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The Parthenon Bomber by Christos…

The Parthenon Bomber

by Christos Chrissopoulos

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1021,234,133 (3.5)4



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I felt inferior while reading this book. I couldn’t understand most of what the bomber was ranting about, but then I completely agreed with the parts I did comprehend. So, how do I go about writing a review on an intelligently written book which I cannot understand?

What kind of person would want to demolish an icon? Hero or villain. Maybe it depends on the reasons. Is the person selfishly wanting to draw attention to themselves? Or is the person wanting to rid the earth of an erroneously perceived evil?

This novella brought to light many social issues which could lead to public debate. Is a town defined by an icon or its people? What can a person do if he feels trapped by society? Is privacy more important in some cultures than others?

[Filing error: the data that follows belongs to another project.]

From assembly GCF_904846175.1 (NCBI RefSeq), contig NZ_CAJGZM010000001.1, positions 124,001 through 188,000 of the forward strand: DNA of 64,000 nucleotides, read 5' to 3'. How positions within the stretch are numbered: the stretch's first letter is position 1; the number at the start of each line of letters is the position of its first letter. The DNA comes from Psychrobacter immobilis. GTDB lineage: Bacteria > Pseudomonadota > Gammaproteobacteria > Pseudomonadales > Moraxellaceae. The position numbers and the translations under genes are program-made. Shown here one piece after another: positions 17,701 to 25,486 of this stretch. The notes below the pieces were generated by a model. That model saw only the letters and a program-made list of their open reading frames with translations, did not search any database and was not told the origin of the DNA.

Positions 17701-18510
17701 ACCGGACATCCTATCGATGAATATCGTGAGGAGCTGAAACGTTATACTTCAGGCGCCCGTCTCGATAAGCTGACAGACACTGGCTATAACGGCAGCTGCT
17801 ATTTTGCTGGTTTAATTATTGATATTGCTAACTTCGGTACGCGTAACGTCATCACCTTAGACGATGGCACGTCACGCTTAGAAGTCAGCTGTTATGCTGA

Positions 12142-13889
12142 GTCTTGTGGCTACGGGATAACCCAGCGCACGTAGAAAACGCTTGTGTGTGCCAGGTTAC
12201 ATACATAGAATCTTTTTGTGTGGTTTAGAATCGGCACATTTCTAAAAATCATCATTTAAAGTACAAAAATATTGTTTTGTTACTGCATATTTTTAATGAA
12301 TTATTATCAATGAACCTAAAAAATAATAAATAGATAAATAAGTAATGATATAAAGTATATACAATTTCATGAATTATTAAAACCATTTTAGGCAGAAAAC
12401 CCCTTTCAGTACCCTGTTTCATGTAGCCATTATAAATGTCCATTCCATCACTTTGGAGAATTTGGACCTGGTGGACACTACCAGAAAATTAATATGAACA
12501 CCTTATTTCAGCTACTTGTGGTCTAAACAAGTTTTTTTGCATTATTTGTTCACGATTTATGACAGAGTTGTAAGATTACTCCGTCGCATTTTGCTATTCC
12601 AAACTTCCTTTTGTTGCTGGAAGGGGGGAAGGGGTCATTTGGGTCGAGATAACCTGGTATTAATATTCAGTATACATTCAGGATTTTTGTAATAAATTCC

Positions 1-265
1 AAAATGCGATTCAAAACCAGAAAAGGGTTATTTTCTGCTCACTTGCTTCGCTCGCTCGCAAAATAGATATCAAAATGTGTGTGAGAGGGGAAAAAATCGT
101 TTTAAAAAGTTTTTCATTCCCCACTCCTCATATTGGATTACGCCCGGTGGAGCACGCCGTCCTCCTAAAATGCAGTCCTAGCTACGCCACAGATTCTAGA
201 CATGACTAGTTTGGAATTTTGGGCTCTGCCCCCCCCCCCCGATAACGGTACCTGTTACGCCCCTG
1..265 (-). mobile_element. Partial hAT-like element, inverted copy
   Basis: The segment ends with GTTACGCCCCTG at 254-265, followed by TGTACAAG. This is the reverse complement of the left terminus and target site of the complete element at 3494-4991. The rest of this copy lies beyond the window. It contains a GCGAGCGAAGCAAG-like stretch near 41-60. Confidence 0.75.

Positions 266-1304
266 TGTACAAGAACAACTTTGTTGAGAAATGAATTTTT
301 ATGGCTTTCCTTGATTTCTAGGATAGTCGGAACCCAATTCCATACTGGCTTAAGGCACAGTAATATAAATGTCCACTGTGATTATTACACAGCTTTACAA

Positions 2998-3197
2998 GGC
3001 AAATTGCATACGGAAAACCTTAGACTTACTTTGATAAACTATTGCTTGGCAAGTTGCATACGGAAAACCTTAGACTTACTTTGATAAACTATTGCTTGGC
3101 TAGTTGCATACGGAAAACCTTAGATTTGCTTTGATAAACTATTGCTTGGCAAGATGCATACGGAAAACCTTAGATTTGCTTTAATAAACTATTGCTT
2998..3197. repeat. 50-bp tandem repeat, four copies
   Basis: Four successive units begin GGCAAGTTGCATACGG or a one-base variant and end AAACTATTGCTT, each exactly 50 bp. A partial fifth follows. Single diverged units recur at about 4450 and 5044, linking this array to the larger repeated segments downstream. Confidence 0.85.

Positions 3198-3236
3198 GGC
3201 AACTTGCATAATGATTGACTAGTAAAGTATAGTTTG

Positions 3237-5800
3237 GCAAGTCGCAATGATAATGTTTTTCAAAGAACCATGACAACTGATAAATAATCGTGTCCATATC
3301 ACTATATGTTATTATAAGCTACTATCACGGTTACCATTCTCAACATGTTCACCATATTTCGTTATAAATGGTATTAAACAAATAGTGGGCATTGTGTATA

Although this book is only 67 pages, it is not meant to be a quick read. I am glad I took the time to explore this thought-provoking piece of literary art.
( )
  Bibliodiction | Apr 28, 2018 |
THE PARTHENON BOMBER by Christos Chrissopoulos is brief tale of a man who blows up the Parthenon. The reader learns about his motivations and the communities reaction. I took it to represent a compelling urge for society to destroy the old to embrace the new, and whether that is right our not. The book, after the bomber's recounting the event from his point of view, reads like a FBI report on the explosion, rather dry and straight forward.
For a small book, it has its moments, but after reading THE PARTHENON BOMBER, I really didn't take anything away from it. The message of old versus new was there, it just didn't inspire me or leave much lasting impression.
Thank you to Other Press, Christos Chrissopoulos, and Netgalley for a copy of this book in exchange for an honest review! ( )
  EHoward29 | Jun 26, 2017 |
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